Malala Yousafzai is fighting for her life because she was doing something that millions of American girls do, five days a week, nine months out of the year for about 2o years: she was going to school.
In the sometimes-daunting fight for global feminism, we are reminded that there are still forces out there that are so threatened by the empowerment of women, that a man will kill a teenager in hopes of stamping out this kind of growth and empowerment.
Yousafzai is a Pakistani girl who is a women’s rights and education activist in the Swat Valley – an area in Paksitan that is a primary hub for the Taliban, which has banned girls from attending school. This past week, while returning home from school, a gunman shot Yousafzai in the head. The brutality of the crime, combined with the age of the victim, the cause she was known for, as well as, our nation’s constant look out for all things anti-Arab or anti-Muslim, gave this story and the issues surrounding it an international spotlight.
But now we have to move forward and figure out what we do in response to this story. The obvious and understandable reaction is to condemn – both a government or entity that preaches such violence and ignorance, but also we must condemn the gunman who shot a defenseless kid. But we have to be careful that we don’t similarly slip into a convenient “Aren’t Muslims barbaric? Don’t they hate their women?” that often becomes a popular refrain when reading these awful stories of oppression.
The truth is holding back women from achieving their potential is an almost-guarantee that the country will be mired in military conflict, instability, and human rights abuses. You cannot oppress half the population and expect positive outcomes. That is why, along with our military, an important way to stem the tide of terrorism is to support and promote women’s rights here at home and abroad – bombing training camps and military sites will definitely have an effect, but temporary – whereas, if generations of women throughout the world achieve the education they desperately need, they can contribute to the development of their communities.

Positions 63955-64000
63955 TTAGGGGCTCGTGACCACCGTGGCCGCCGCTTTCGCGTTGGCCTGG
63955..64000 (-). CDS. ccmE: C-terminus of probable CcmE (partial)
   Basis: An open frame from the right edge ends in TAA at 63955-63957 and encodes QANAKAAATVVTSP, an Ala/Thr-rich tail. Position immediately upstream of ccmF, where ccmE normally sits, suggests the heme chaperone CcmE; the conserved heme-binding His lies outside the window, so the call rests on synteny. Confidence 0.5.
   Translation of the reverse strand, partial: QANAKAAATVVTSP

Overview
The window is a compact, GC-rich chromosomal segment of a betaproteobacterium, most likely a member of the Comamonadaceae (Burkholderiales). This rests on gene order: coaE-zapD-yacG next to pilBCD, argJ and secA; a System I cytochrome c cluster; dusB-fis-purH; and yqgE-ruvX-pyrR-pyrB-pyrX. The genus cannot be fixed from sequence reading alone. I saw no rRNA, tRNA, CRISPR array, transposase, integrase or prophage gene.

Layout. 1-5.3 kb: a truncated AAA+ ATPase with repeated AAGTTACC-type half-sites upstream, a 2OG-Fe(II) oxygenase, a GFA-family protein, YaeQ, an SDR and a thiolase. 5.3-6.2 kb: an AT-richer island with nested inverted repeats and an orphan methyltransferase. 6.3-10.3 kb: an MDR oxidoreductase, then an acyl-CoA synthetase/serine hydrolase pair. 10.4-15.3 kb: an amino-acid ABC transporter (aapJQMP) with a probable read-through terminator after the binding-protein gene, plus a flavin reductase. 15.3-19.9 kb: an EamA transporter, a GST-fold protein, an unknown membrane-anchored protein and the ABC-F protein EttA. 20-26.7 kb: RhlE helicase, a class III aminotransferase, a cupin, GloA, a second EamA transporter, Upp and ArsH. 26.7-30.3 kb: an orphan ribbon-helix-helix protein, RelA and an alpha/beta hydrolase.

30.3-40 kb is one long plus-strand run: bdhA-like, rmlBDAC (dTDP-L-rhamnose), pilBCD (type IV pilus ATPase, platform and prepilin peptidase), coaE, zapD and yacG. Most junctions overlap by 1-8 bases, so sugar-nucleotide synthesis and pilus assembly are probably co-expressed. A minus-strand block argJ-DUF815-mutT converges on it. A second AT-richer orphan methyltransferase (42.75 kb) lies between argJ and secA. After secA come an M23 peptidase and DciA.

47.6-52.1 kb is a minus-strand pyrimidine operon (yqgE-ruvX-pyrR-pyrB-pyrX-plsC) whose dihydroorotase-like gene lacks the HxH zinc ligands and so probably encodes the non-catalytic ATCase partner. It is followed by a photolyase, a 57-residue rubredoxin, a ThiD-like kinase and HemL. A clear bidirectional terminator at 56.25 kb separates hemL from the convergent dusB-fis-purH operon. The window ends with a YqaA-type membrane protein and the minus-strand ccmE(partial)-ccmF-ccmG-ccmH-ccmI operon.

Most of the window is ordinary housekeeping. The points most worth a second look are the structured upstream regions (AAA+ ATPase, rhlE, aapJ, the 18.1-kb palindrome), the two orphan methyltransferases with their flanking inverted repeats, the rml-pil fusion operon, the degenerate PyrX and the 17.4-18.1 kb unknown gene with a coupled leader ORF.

If any good came out of this issue is that maybe people will talk about girls’ access to education in certain regions of the world. This isn’t a new issue – it’s something that’s been a concern for decades, and sporadically makes the news if either something tragic like this happens, or if some do-gooder like Oprah Winfrey or Madonna opens a school for girls; otherwise, the plight of girls and women in developing nations pretty much is overshadowed by the news of the failing economy or violence in the Middle East – both which are related to the topic of global women’s rights.
The one thing I hope is that people remember the name of this brave young woman who like many before her, is paying a heavy price for the fight for equality.